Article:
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Copyright © 2003 Express Publishing Inc.
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For the week of Nov 26 - Dec 2, 2003

Opinion Column

The other,
greater threat

Commentary by Adam Tanous

As we are reminded daily, we are surrounded by threats. Take your pick: al Qaeda, weapons of mass destruction in Iraq—real or imaginary—and an increasingly militant Muslim world. But there is a greater, albeit boring, threat right at home, one with little drama and no photo opportunities: the health care mess.

Sadly for the president, might doesn’t make right for the complex problems we face in health care. The crisis we are spiraling into has economic, social and moral implications that together, in my opinion, threaten our way of life more than potential terrorist attacks.

Part of the reason the problem is difficult—and therefore treated by politicians like an envelope containing anthrax—is it is a circular problem. There are several elements to the circle—insurance costs, health costs, malpractice suits, the uninsured, prescription drug costs—and any perturbation to one simply amplifies as it moves through.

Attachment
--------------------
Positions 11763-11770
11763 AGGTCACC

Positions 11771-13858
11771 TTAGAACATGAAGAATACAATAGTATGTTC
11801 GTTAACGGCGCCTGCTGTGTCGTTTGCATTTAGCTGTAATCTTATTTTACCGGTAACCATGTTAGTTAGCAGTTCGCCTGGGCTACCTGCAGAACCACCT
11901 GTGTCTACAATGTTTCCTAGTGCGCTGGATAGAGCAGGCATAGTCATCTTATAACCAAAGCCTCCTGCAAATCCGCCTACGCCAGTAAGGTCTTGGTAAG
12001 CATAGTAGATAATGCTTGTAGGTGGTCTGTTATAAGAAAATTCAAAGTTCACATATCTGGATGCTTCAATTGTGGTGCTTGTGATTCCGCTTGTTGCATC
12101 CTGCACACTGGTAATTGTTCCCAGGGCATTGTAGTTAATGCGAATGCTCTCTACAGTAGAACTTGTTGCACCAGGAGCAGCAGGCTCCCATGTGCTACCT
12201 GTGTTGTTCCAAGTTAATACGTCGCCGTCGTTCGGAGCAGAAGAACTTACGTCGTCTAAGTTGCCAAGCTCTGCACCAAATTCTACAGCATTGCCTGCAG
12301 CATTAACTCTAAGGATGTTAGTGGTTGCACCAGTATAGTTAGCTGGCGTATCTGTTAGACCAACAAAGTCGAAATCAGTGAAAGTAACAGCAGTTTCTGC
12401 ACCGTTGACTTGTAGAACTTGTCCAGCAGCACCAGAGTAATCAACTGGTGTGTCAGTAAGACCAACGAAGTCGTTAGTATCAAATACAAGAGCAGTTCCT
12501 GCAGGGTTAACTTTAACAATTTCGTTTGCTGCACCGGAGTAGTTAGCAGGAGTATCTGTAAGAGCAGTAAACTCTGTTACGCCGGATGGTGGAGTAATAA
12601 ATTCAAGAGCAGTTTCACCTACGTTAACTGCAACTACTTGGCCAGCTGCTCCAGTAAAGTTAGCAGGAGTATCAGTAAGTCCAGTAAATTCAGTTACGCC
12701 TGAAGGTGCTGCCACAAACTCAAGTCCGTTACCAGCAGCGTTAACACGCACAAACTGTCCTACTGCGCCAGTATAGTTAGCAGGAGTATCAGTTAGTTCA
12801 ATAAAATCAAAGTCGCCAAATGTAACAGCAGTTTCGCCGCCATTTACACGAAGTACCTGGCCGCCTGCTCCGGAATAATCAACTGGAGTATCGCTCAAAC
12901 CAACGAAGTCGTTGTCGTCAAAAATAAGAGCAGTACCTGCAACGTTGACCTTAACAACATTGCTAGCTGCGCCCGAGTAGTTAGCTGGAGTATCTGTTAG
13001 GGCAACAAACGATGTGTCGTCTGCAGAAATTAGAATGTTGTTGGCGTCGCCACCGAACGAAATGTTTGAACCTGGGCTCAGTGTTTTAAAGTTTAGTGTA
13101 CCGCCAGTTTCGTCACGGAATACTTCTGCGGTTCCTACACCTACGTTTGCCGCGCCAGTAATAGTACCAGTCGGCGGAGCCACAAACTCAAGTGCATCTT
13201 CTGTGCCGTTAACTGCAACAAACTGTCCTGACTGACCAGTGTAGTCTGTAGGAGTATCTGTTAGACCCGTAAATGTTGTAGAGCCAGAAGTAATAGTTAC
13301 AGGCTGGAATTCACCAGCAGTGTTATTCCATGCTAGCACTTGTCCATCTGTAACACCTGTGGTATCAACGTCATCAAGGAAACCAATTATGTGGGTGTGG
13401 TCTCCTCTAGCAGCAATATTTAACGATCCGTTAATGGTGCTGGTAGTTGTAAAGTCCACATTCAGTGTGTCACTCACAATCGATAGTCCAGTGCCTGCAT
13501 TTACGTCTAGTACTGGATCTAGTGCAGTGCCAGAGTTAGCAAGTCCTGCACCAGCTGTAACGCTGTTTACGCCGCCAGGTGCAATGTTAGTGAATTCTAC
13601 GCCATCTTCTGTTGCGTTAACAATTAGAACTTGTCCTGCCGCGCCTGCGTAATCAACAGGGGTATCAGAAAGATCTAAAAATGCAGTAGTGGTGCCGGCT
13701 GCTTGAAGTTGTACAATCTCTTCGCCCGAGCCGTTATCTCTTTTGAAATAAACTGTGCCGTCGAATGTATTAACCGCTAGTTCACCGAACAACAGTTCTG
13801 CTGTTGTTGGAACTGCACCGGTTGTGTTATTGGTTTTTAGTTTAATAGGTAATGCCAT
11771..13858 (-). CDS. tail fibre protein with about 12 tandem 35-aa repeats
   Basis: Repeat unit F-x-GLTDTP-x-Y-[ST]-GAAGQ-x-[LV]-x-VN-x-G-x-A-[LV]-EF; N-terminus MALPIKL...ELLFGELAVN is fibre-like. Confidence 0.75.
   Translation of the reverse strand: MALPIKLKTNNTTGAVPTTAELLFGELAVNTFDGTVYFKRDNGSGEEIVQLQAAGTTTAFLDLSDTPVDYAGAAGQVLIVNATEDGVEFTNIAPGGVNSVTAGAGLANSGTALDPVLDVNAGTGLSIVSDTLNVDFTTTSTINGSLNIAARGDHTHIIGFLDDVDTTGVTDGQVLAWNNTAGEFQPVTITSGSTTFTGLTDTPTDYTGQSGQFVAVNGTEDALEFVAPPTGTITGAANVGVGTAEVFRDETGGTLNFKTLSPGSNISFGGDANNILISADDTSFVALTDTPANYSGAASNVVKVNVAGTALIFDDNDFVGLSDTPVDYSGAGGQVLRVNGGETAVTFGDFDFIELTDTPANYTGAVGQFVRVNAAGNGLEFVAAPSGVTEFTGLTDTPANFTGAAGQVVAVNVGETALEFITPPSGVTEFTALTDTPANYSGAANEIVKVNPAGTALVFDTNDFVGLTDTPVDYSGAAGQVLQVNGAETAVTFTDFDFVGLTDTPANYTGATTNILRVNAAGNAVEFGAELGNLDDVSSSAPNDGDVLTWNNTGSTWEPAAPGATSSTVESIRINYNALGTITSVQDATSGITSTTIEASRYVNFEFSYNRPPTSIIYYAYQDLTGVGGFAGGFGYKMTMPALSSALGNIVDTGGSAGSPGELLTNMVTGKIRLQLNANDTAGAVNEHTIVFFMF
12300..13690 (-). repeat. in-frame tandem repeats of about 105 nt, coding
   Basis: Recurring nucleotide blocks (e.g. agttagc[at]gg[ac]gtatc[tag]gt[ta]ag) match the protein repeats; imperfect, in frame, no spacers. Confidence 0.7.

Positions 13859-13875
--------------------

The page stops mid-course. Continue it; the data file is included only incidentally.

The most obvious problem is economic. Insurance premiums for those with employment benefit plans have increased 14 percent this year alone. Since 2000 rates have increased 50 percent. Other than the occasional CEO or foreign exchange trader, I don’t know too many workers who received 14 percent or greater raises this year. And a 50 percent increase in three years means most people are probably taking home considerably less money than before.

The premiums for the average family of four cost a little over $9,000 per year, with the worker picking up about a quarter of that. So, employers are feeling the same economic pressure. Some simply stop offering medical benefits, others ask the employees to pay more. In big corporations, health costs are hurting profitability. For example, Time magazine reported that by 2005 the Boeing Corporation will pay out $2.5 billion to cover health costs. President Bush would be naïve to think these cost drains won’t affect the national economy.

Small businesses are in an even more perilous situation because their risk pool—the number of people over whom the risk is spread—is smaller and so the basic cost of insuring the group is going to be higher. What’s more, small groups have less leverage when it comes to negotiating insurance rates with the carriers.

These statistics don’t even address the 41 million uninsured Americans, roughly 15 percent of the population.